There was ice taped below Franklin receiver Ethan Wittenburg's knee and a look of weary satisfaction on his face on Friday night after the Sabers football team secured sole possession of first place in the Southeast Conference with an impressive 30-6 rout of host Kenosha Indian Trail in a win that may have defined the Sabers season.
Because this game was much as about attitude as it was execution.
"It's all about physicality," said Wittenburg, who overpowered the smaller Hawks defenders to the tune of 12 catches for 204 yards. "Coach (Louis Brown) talks about grit all the time. He wants us to be comfortable with the uncomfortable."
That attitude extended over to the defense. Indian Trail had come into the game having scored over 40 points in all four of its previous Southeast contests, but the only time the Hawks crossed midfield was on a perfectly executed 45 yard pass in the third quarter that set up their only touchdown. Powerhouse defensive lineman Hawk Wimmer, who himself has been outside his comfort zone in shoring up the Sabers youthful offensive line, said it was all about the coaching.
"They really put together a great gameplan for us," he said. "They put us in great spots and all we had to do was make plays."
Wimmer benefited upfront by getting back his powerhouse line partner, 2015 All-Suburban selection Latron Kirk-Sprewer, who had missed several games with a knee injury. Kirk-Sprewer made a vast nuisance of himself all night, especially on passing downs.
"It's great having him back," said Wimmer. "I'm more of a run (stopper) guy, and he's more of a pass (rushing) guy, but we really work well together than way."
Whatever the formula is for the Sabers overall, it's working, as they improved to 5-0 in the Southeast race and 6-1 overall while Indian Trail fell to 4-1 and 5-2.
It was an impressive night in the eyes of coach Louis Brown as his team looks to win a fourth straight league championship.
"We lost something like 18 starters last year," he said, "but a lot of young kids are coming into their own and they followed what the older guys did in past years. We've got a very good thing going, and we want to keep it moving in the right direction."
On the damp and misty night, things went right directly from the start, as on the second play from scrimmage, a shotgun snap to the Hawks' quarterback went over his head and into the end zone for a Franklin safety.
The ensuing free kick into the wind was short, and in 10 plays, including one fourth-down conversion, quarterback Max Alba hit Kyle Lewis for 8-yard TD pass, and the Sabers were up, 9-0. They were never seriously challenged after that point.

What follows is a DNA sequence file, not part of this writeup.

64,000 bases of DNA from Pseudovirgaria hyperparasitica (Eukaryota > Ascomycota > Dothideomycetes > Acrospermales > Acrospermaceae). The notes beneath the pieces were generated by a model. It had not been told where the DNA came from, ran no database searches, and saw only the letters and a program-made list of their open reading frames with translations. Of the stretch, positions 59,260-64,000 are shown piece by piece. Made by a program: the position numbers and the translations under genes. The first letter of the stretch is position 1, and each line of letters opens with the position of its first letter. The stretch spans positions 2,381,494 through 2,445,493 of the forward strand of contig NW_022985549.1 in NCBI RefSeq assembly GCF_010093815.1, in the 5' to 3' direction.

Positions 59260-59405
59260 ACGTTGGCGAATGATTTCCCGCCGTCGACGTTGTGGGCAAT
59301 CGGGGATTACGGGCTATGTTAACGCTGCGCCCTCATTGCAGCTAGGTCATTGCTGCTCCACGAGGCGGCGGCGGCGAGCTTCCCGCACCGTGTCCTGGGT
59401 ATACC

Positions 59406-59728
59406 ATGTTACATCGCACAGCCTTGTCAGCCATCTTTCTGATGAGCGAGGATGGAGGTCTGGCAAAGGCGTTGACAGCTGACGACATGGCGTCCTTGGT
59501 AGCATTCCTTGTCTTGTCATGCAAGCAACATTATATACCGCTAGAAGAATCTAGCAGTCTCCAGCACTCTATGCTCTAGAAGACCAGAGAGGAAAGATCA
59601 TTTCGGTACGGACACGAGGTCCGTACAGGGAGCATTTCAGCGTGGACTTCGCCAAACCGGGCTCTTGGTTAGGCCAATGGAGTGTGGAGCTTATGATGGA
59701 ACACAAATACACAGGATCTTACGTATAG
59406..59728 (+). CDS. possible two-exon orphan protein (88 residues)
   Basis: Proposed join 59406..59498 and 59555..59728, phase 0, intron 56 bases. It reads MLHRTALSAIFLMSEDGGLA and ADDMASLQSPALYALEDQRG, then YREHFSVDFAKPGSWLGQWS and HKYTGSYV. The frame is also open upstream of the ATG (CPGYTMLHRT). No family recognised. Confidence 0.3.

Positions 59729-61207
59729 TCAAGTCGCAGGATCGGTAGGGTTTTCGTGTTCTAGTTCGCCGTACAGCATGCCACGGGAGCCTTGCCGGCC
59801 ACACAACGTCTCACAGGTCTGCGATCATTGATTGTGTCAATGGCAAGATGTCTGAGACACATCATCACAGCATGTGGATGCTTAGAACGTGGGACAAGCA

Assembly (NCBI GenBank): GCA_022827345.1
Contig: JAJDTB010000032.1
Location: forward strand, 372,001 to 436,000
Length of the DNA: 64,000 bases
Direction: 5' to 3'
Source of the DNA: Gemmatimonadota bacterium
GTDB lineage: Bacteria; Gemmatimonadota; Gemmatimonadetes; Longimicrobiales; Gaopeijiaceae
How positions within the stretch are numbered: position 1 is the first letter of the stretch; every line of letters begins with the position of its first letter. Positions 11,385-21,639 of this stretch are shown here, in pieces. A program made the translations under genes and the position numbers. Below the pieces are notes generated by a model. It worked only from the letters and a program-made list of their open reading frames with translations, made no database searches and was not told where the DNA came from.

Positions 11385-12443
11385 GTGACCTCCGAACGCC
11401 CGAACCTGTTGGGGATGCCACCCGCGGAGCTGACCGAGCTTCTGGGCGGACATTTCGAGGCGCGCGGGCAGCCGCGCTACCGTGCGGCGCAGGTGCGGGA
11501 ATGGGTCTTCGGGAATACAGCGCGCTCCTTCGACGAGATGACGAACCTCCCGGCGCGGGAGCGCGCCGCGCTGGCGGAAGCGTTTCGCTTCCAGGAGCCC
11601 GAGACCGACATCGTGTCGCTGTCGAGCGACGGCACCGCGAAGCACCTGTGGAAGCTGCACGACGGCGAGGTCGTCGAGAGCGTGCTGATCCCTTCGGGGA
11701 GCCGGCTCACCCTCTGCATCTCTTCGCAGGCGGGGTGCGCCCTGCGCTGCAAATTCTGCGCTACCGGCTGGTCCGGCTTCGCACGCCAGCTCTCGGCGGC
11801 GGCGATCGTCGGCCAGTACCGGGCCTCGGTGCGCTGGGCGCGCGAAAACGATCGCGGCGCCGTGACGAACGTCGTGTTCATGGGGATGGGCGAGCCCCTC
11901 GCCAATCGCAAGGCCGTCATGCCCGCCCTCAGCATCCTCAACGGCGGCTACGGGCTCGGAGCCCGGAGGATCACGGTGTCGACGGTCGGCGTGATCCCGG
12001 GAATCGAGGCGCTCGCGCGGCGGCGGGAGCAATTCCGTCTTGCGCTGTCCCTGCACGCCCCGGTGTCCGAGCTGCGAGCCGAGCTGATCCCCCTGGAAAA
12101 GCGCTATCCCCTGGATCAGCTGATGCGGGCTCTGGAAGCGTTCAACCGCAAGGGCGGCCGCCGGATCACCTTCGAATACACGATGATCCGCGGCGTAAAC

Brown likes the way his defense came out of the gate.
"We always defer (if Franklin wins the coin toss)," said Brown. "It's something I established when I took over as head coach. I'm sort of a defense-first kind of guy. I know we're known for our offense around here, but I think we're starting to get known for our defense."
The Franklin defense limited the Hawks to just three first-half first downs.
Running back Tanner Dykstra took a 16-yard swing pass from Alba that made it 16-0 with 10:29 left in the half. The Sabers had chances to expand the lead in the first half, but the on-again, off-again mist made execution difficult at times.
The defense all but put the game out of reach early in the third quarter, as another bad shotgun snap was recovered by defensive lineman Jacob Baumgardt at the Indian Trail 1-yard line. Dykstra took it in on the next play for a 23-0 advantage with 6:33 left in the third.
It was very much a statement victory by a team that wasn't expected to say much this season.
"We're starting to get healthy," said Brown. "Our defense did return two great linemen (Wimmer and Kirk-Sprewer), and getting Latron back and getting him active will turn a lot of heads, because this team (Indian Trail) was scoring over 40 a game. To hold them to just 6 says a lot about our defense."
Now the main goal for is to run the table in the Southeast and not share the title with anybody. Homecoming is Oct. 7 against Racine Park.
"Expectations were not as high this year," said Wittenburg. "A lot of people were doubting us early on, but now a lot of people are noticing us."
"Everyone is showing up to play," added Wimmer.